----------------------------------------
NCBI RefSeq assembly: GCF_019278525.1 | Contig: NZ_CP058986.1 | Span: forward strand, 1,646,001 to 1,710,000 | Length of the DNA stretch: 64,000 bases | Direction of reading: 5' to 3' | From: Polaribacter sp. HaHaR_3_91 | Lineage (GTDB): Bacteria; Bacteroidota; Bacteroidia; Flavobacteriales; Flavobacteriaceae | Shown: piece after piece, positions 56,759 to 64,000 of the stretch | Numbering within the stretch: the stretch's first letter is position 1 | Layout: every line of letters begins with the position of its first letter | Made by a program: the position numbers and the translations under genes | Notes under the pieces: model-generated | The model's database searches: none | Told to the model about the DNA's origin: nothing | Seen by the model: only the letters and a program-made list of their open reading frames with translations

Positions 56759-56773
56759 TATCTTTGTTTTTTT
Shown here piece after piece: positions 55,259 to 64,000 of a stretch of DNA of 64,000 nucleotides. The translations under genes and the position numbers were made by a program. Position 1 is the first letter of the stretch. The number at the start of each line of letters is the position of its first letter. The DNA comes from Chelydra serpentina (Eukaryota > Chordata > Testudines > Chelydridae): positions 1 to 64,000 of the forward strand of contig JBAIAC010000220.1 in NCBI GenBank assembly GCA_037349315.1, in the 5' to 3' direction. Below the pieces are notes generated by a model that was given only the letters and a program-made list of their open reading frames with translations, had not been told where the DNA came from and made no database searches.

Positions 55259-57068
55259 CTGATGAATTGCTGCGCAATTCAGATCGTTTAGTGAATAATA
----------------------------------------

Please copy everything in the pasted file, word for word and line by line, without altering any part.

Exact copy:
NCBI RefSeq assembly: GCF_019278525.1 | Contig: NZ_CP058986.1 | Span: forward strand, 1,646,001 to 1,710,000 | Length of the DNA stretch: 64,000 bases | Direction of reading: 5' to 3' | From: Polaribacter sp. HaHaR_3_91 | Lineage (GTDB): Bacteria; Bacteroidota; Bacteroidia; Flavobacteriales; Flavobacteriaceae | Shown: piece after piece, positions 56,759 to 64,000 of the stretch | Numbering within the stretch: the stretch's first letter is position 1 | Layout: every line of letters begins with the position of its first letter | Made by a program: the position numbers and the translations under genes | Notes under the pieces: model-generated | The model's database searches: none | Told to the model about the DNA's origin: nothing | Seen by the model: only the letters and a program-made list of their open reading frames with translations

Positions 56759-56773
56759 TATCTTTGTTTTTTT
Shown here piece after piece: positions 55,259 to 64,000 of a stretch of DNA of 64,000 nucleotides. The translations under genes and the position numbers were made by a program. Position 1 is the first letter of the stretch. The number at the start of each line of letters is the position of its first letter. The DNA comes from Chelydra serpentina (Eukaryota > Chordata > Testudines > Chelydridae): positions 1 to 64,000 of the forward strand of contig JBAIAC010000220.1 in NCBI GenBank assembly GCA_037349315.1, in the 5' to 3' direction. Below the pieces are notes generated by a model that was given only the letters and a program-made list of their open reading frames with translations, had not been told where the DNA came from and made no database searches.

Positions 55259-57068
55259 CTGATGAATTGCTGCGCAATTCAGATCGTTTAGTGAATAATA